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Do not consume activated carbon foods while taking medication
Food that contains activated carbon is repeatedly touted as health-promoting. But experts recommend avoiding black foods. Especially people who take medication should better avoid it.
Black food is the trend
Burger rolls, pizzas, pasta or even water - black foods are in trend, especially among young people. Additives such as activated carbon, a substance that is advertised as natural and health-promoting, provide the coloring. It is supposed to purify the body, detoxify skin and hair and bleach the teeth. Students at Biberach University of Applied Sciences now wanted to know more precisely what black food actually does in the human body, for example in connection with taking medication.
Effective for diarrheal diseases
Activated charcoal is created when part of carbon-containing raw materials such as wood, peat or the husks of coconuts are burned.
In food it is approved as an additive biochar or E 153.
The special thing about activated carbon is that it binds substances to itself. Because of this property, coal tablets are an effective remedy for diarrhea and poisoning.
The coal adsorbs pollutants, viruses, bacteria and their toxins. The body excretes the pollutants bound to the activated carbon through the intestine.
Vitamins and minerals are no longer available
Because of this adsorbing effect, for example, black smoothies with a detox effect are advertised.
However, there is no scientific evidence that activated carbon in food has a detoxifying effect.
On the contrary: According to consumer advocates, activated carbon is not without problems in food.
"It not only binds toxins but also valuable vitamins, minerals or secondary plant substances, which are then no longer available to the body," said Gisela Horlemann, nutrition expert at the Consumer Service Bavaria in the KDFB e.V. (VSB) in an older message.
In addition, drugs can be impaired. A team of students from the Faculty of Biotechnology at Biberach University of Applied Sciences also found this out.
Clear experiment results
As explained in a statement from the university, the students examined what happens when young women swallow a contraceptive like the pill along with the black trend drink.
Because activated carbon has a very large, porous surface and is used in acute poisoning to bind the toxins.
Isabel Fouquet, Patrick Kopp, Iman Shrimo and Ramona Walder asked themselves the question: Does this mechanism also apply to the mini pill and the material desogestrel it contains? So does activated carbon affect the contraceptive effect?
According to the communication, the results of her experiment are clear - and "absolutely relevant to the public", as the supervising professor Dr. Katharina Zimmermann says.
The scientist advises: "Stay away from foods containing activated carbon if medication is taken at the same time."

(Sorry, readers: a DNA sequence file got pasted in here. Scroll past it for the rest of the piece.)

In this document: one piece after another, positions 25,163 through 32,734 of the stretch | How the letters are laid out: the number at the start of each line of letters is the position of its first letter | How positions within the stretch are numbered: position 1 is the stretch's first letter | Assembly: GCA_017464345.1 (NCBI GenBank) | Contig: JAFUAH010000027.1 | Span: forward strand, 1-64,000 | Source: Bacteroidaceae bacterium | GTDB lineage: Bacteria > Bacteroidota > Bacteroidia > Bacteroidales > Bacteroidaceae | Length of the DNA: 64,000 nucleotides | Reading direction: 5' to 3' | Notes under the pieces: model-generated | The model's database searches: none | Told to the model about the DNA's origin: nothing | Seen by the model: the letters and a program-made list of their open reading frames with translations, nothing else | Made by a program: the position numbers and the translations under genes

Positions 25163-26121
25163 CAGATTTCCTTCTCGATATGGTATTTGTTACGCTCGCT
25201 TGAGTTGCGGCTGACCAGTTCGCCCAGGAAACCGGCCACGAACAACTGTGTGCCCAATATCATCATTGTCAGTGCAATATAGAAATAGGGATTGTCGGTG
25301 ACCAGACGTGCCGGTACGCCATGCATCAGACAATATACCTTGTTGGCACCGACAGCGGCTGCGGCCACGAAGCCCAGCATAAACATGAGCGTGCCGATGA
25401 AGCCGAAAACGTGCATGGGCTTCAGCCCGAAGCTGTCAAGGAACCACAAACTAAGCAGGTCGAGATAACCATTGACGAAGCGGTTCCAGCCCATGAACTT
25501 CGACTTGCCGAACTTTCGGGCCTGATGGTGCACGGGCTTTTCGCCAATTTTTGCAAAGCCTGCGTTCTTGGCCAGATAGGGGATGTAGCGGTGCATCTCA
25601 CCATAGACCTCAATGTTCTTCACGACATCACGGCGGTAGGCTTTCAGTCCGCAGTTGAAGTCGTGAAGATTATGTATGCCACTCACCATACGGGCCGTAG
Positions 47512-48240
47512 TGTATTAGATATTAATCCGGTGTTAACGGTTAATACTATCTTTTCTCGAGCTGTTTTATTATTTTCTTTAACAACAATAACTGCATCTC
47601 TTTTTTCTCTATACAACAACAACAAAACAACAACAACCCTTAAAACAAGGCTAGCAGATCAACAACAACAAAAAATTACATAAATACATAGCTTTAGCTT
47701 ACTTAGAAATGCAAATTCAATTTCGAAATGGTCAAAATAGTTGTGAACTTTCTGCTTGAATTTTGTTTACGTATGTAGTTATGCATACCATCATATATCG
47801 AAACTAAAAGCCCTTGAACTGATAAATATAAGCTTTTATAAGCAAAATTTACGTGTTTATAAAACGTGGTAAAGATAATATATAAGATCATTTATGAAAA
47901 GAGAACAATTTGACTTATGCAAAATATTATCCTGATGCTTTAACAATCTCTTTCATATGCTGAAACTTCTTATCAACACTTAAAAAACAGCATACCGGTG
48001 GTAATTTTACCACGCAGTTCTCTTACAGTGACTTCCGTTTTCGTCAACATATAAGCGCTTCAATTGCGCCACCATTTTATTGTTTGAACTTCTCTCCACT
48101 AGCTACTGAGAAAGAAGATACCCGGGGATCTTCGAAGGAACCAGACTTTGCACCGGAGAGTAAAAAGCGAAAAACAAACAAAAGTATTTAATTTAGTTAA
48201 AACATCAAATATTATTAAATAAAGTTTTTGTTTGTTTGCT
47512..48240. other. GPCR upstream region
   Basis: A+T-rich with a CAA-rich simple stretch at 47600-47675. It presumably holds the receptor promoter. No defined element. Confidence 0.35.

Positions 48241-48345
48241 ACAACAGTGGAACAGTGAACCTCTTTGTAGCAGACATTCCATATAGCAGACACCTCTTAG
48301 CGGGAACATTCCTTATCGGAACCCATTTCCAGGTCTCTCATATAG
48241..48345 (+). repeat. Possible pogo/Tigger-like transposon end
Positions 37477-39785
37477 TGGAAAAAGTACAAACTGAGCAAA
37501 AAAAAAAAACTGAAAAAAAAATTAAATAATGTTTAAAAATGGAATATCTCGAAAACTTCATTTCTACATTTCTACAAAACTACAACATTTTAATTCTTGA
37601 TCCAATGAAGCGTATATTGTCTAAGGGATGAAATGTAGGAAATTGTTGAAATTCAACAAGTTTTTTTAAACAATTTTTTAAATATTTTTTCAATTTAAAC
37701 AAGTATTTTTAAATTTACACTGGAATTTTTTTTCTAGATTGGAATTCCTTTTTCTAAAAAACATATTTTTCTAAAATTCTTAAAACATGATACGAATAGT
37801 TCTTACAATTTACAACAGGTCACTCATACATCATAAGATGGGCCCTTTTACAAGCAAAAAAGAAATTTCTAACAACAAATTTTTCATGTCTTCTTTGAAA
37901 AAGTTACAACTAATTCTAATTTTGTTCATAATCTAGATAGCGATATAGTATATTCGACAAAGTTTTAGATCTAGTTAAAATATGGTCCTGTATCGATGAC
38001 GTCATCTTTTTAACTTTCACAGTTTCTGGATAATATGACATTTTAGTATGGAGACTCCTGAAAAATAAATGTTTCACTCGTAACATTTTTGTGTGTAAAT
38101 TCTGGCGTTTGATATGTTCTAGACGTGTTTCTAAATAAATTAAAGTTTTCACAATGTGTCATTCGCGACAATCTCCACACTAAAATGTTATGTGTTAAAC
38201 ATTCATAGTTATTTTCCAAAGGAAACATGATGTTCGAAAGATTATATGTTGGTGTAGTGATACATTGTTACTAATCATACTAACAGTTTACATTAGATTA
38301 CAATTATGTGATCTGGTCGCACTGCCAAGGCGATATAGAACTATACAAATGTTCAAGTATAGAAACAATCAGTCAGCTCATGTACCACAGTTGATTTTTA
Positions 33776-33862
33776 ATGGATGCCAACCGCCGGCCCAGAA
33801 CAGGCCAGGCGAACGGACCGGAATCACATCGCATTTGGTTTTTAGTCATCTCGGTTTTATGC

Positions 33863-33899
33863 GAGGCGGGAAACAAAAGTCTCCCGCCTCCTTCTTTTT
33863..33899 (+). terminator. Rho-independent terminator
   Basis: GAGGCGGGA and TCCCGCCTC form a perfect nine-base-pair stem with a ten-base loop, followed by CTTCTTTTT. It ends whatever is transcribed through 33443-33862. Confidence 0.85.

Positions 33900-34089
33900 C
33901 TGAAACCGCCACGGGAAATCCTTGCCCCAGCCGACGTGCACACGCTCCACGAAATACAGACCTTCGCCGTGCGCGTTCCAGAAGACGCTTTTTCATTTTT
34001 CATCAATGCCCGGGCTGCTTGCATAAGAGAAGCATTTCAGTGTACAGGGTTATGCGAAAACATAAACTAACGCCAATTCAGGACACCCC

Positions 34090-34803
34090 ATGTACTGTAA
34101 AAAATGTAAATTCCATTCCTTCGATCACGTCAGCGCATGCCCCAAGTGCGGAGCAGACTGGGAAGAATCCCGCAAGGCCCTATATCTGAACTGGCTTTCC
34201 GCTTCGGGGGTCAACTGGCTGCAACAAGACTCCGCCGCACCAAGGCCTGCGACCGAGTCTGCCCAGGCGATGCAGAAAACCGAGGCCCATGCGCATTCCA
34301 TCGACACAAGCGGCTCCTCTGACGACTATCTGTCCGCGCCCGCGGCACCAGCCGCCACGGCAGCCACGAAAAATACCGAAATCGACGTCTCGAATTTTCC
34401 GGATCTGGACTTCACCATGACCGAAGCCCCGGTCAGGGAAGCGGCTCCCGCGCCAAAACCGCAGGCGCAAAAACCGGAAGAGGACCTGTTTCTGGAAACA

No longer effective
The four students initially researched that at least 80 percent of the active ingredient must be taken in for a preventive effect.
The young researchers then examined whether the pill can still be detected after taking small amounts of black water and whether there is a sufficient amount of desogestrel available for the contraceptive effect.
According to the information in the test series, a commercially available tablet containing 75 micrograms of desogestrel was dissolved in 50 milliliters of black water and the amount of free active ingredient that was not bound to activated carbon was determined.
As a counter-test, the same test was carried out with pure water. It turned out that if the drug is dissolved in pure water, the active ingredient is very well detectable.
However, no free active substance could be detected in the samples which were dissolved in water mixed with activated carbon: the remaining amount was below the detection limit and thus of course also below the amount necessary for the preventive effect.
Serious problems uncovered
The biotechnologists had expected that less active ingredient would be detectable, after all they know the effect of activated carbon.
"However, we did not expect that desogestrel could no longer be detected," says Isabel Fouquet.
"With their experiment, the students uncovered a very serious problem that seems to play a role for all medications taken at the same time, possibly even for vitamins," says Professor Zimmermann.
Use in medicine
Activated carbon is used in medicine for poisoning and gastrointestinal problems, which is why it is advertised in other contexts as "detoxifying". The problem with this is that activated carbon is not substance-specific. “Not only are toxins bound, but also other important ingredients in the food, such as vitamins and minerals,” warns Tabea Dorendorf, food department of the Saxony-Anhalt consumer center. (ad)